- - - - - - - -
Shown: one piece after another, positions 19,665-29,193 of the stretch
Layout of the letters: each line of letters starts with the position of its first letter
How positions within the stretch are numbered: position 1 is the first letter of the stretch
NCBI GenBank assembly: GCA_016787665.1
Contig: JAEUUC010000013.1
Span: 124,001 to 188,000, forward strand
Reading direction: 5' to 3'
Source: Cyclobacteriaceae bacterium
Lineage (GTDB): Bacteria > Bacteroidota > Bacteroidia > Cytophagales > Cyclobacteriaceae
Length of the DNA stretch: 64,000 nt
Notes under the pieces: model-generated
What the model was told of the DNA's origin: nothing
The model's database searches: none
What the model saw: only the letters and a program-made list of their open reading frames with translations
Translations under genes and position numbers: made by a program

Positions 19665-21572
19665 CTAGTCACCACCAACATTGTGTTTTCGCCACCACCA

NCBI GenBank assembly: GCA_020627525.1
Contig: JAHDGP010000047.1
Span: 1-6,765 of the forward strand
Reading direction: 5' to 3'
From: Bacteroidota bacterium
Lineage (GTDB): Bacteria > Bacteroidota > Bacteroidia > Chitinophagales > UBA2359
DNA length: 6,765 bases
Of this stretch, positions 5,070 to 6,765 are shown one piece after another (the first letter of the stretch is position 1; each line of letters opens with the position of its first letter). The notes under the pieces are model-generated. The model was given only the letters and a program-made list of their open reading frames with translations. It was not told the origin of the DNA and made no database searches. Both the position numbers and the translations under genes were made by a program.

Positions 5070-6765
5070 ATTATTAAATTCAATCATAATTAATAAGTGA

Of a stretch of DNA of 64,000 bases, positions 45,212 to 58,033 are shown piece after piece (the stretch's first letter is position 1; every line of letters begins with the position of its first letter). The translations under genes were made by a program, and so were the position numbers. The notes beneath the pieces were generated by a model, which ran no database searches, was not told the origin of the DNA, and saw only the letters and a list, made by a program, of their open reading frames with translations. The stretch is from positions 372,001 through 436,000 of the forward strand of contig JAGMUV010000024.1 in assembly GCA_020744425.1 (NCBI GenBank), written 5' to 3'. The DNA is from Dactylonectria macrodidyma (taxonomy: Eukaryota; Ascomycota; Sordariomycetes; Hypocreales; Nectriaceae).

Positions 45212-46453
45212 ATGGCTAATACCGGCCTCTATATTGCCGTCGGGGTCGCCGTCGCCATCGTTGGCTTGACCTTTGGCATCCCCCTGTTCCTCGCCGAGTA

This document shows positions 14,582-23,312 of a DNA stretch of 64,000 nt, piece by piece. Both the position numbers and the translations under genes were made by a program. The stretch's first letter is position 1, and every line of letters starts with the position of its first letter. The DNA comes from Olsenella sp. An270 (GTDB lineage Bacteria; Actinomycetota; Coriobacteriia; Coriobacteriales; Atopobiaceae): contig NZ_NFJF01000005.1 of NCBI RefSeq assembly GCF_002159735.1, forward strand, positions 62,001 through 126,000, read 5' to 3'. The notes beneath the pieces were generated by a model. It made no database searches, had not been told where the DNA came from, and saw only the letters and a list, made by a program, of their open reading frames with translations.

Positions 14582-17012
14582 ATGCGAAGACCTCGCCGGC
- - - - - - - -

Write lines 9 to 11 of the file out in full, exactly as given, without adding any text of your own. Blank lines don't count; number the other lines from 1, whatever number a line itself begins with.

Lineage (GTDB): Bacteria > Bacteroidota > Bacteroidia > Cytophagales > Cyclobacteriaceae
Length of the DNA stretch: 64,000 nt
Notes under the pieces: model-generated